Make no mistake, we have that face now.  One that barring injury or personal demons (that don’t seem to exist) will be on that billboard for the next decade and beyond.  The new face of Chicago sports, maybe the greatest sports city in the world, was born when I was a senior in high school 22 years ago.   That face, part childlike innocence and part assassin, belongs of course to Derrick Rose.  We’ve marveled at the baby-faced assassin over his first two years.   But as I’ve written previously, Derrick Rose has taken his game to another level in his third season.  As I previously blogged, I originally thought he was another Isiah Thomas, I’ve realized now he’s much more explosive than Isiah – dare I say he’s a hybrid of Isiah and Michael Jordan? 

    When asked in the offseason about being the MVP – he responded “Why Not”.  And really, at this point of the season, is there anybody in the NBA not named Lebron that you’d take to begin a franchise other than D Rose?  Not Kobe, not at this stage in his career.  Rose has the Bulls currently with the fourth best record in the NBA and their Big Three – Rose, Noah and Boozer – has only played together for nine games so far this season!  I said four years, with only five TOTAL playoff victories, into MJ’s career, that he was too good not to win an NBA Championship.  I’m saying the same thing about Rose.  All he needs is a decent-to-good shooting guard averaging around 10-12 PPG and they’ll be raising more banners into the UC sky.  Just 22 years old – wow – kind of makes the Beasley or Rose debate seem a little silly just a few years later.

    Hot Stove Sox Thaw the South Side

    As Chicago digs itself out of snow drifts the envy of Breckenridge, the fact that we’re about two weeks away from hearing the words “pitchers and catchers report” should warm everyone’s hearts, if not their toes, like a good cup of cocoa in front of the fire.  For Sox fans, in particular, the excitement should steadily build throughout the Spring after a pretty decent Hot Stove campaign.  While the Red Sox and Phillies dominated market share in the headlines with the signings of Carl Crawford and Cliff Lee, the White Sox gave us reason for optimism heading into the Spring.

    GM Kenny Williams once again proved that there’s no more important World Series than the one right in front of him.  After another disappointing finish behind those pesky Twins (yes, they’re still the piranhas), the Sox resisted the temptation to rebuild.  A collective sigh of relief permeated the Southside when the face of the franchise, Paul Konerko, was resigned for three more years.  They solidified the DH hole that was big enough to drive a Mack Truck through, with Adam Dunn who coincidentally happens to be about as big as a Mack.  In the process, they admitted that Ozzie’s vision of a hybrid, flexible line-up with a rotating DH was not all that practical.  I guess that’s why we’ve never really seen it tried, least not with any success, in the almost 40 year history of the Designated Hitter.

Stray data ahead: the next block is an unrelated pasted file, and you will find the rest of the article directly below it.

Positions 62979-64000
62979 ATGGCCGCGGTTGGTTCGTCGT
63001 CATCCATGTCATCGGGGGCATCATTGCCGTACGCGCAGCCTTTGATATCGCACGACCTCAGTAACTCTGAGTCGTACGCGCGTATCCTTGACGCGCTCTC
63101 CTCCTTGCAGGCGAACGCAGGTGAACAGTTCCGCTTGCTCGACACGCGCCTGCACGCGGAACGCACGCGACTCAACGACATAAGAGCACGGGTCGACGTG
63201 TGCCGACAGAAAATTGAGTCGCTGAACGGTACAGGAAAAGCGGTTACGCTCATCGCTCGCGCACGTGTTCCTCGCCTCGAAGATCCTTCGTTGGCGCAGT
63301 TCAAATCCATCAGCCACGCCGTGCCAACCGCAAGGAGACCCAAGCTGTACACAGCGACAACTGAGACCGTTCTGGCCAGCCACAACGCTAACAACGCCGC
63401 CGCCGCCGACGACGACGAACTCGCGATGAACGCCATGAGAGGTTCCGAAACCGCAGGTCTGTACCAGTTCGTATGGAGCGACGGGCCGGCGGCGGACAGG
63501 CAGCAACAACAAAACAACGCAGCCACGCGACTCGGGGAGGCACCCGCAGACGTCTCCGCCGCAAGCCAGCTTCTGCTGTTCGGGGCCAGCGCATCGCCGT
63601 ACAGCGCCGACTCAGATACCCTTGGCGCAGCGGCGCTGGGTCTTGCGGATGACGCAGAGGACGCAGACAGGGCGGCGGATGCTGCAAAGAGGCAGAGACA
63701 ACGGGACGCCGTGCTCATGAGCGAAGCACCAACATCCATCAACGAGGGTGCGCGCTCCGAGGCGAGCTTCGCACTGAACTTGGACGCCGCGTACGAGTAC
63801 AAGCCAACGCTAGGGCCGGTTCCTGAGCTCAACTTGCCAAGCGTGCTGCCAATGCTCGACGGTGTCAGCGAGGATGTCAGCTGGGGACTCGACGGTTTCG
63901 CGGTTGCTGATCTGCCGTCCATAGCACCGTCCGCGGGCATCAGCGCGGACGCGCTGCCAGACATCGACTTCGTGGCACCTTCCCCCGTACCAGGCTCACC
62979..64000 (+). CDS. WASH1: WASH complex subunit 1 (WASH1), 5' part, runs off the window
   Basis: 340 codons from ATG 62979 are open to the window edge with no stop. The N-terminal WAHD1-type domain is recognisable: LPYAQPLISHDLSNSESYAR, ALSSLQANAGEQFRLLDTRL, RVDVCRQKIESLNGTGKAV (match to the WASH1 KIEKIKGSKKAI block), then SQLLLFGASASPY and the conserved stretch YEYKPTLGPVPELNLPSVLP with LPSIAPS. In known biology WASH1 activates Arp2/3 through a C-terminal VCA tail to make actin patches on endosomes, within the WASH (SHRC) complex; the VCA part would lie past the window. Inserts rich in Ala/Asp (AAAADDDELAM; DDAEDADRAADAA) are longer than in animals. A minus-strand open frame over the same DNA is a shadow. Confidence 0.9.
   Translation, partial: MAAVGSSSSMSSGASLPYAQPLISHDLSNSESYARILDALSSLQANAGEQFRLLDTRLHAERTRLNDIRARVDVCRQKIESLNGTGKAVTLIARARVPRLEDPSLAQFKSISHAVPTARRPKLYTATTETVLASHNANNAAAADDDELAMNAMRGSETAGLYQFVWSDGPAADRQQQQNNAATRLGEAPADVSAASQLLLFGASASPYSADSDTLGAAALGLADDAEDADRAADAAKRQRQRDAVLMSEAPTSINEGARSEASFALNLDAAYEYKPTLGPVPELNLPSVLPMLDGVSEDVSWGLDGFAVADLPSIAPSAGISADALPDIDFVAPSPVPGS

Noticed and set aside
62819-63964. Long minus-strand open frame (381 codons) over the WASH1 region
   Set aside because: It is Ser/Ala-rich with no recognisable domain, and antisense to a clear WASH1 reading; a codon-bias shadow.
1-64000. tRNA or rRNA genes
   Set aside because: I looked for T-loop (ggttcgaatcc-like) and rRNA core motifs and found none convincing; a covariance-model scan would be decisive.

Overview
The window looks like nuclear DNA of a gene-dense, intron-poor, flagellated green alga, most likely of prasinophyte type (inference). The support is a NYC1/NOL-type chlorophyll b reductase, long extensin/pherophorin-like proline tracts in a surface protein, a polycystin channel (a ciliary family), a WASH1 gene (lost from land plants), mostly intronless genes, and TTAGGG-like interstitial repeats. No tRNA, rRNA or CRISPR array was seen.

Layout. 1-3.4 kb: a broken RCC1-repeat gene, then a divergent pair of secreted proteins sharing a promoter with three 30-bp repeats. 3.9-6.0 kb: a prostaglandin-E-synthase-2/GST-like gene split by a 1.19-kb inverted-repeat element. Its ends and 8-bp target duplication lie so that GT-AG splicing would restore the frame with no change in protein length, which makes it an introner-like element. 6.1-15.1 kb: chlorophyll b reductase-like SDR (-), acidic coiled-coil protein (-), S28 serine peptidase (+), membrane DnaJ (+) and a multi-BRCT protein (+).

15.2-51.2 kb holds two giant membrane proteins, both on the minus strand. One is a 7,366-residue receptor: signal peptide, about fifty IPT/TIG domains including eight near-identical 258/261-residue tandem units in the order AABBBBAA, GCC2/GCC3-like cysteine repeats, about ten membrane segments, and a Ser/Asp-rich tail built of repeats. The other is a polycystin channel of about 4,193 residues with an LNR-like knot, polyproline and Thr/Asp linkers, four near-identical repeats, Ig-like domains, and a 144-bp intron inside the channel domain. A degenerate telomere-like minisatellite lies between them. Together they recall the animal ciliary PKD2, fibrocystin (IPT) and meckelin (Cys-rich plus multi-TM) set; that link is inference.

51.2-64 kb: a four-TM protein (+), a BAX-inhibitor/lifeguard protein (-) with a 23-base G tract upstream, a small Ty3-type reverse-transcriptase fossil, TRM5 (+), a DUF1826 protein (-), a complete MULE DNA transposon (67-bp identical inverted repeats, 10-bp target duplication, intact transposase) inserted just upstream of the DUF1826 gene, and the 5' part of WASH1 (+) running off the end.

The front office moved quickly to eliminate the nagging questions that surely would’ve come with Ozzie heading into the final year of his contract by extending him another year.  In the process, they go into Spring with a unified front for the Jerry-Kenny-Ozzie triumvirate, or at least the appearance of, which was painfully lacking last season.  And we just found out this week that Alexi Ramirez isn’t going anywhere anytime soon after inking a four-year extension which, along with Gordan Beckham, will give the Sox one of the best, and young, double play combinations in the Majors for the foreseeable future.

    Most of all, the Sox have given fans hope because Chairman Reinsdorf has proven that whether he succeeds or not, he’s going to try to contend for as many World Series as possible with the remainder of whatever time he has left in his aging body.  For the better part of the last 30 years, free agents didn’t consider this club, trades were made to reduce, not expand payroll and veterans like Fisk, McDowell, Fernandez, Alvarez, Guillen and Ventura left bewildered, confused, disgruntled or all the above. 

    But no longer, as the Sox should head into the Spring as the paper champion of the AL Central.  I know that paper can come laced with lighter fluid and those piranhas will always be there with a Bic lighter.  At least for now, though, Sox fans unlike their North Side brethren have reason for optimism as they await the thaw of Spring.


    February 5th Posted in: The Windy City Sports Blog with No Comments